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Dealing With Difficult Issues And Difficult People

Thursday, Jan. 27, 2011


“What is the best way for people to deal with their differences?”
This query, taken from the 1991 edition of “Getting To Yes: Negotiating Agreement Without Giving In” struck me as a perfect question for the new Congress and all newly elected public officials to consider.
The authors, Roger Fisher and William Ury began working together in 1977 and developed the highly respected Harvard Program on Negotiation. Although the pages on my paperback copy have yellowed over the years, in re-reading the book recently I found some solid advice for today’s leaders.
For example, in the chapter “Separate The Problem From The People” the authors offer a toolbox filled with basic principles for getting along and offer three ways to frame relationship issues:
  • Perception—put yourself in the other person’s shoes; don’t blame them for your problems; give them a stake in the outcome.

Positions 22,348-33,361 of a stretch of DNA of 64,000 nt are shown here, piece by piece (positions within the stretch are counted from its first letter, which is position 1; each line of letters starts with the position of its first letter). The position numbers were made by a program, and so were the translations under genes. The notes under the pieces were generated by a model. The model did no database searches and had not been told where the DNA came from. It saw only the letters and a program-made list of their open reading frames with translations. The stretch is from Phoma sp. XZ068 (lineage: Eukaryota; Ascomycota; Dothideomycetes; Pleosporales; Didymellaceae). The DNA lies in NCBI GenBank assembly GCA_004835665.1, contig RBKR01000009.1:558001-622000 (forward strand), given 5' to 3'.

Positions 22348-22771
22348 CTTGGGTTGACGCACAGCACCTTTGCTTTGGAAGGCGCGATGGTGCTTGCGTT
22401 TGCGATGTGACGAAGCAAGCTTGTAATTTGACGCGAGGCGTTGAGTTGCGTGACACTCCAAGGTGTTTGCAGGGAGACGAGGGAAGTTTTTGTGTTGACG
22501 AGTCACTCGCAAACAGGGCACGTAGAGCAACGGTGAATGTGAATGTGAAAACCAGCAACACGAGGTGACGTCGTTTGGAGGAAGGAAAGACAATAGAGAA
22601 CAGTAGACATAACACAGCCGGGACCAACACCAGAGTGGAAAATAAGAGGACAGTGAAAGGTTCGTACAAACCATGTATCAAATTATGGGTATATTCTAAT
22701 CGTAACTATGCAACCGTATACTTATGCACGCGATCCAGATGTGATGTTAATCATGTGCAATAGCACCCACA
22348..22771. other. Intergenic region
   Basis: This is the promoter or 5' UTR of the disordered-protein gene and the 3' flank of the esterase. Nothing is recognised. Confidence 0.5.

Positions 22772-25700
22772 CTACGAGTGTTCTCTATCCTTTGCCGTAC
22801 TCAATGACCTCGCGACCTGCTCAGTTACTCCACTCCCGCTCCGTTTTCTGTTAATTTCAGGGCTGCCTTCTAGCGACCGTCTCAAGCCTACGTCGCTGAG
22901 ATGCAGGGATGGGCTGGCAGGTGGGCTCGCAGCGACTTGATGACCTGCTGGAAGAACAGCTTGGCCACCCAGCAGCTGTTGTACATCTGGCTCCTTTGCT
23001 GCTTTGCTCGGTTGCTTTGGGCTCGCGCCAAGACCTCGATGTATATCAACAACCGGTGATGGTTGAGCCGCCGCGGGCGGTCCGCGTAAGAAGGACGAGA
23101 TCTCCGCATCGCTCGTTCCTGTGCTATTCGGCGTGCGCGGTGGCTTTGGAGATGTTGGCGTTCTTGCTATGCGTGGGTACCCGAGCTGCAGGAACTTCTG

• Emotion­—recognize and understand emotions, theirs and yours; allow the other side to blow off steam but don’t react to emotional outbursts; use symbolic gestures (like an apology) to diffuse emotions.
  • Communication—listen actively and acknowledge what is being said; speak to be understood, and speak about yourself, not about them; speak for a purpose (sometimes speaking too much is the problem).
While the State of the Union address is behind us, many cities and states are preparing for their own status reports for the public. Budget messages are being formulated, and campaigns are already in full swing for some individuals. All would benefit from a goal of this book “to “work together to create options that will satisfy both parties.”


Tags: Getting To Yes, Harvard Negotiation Project, negotiating, Roger Fisher and William Ury

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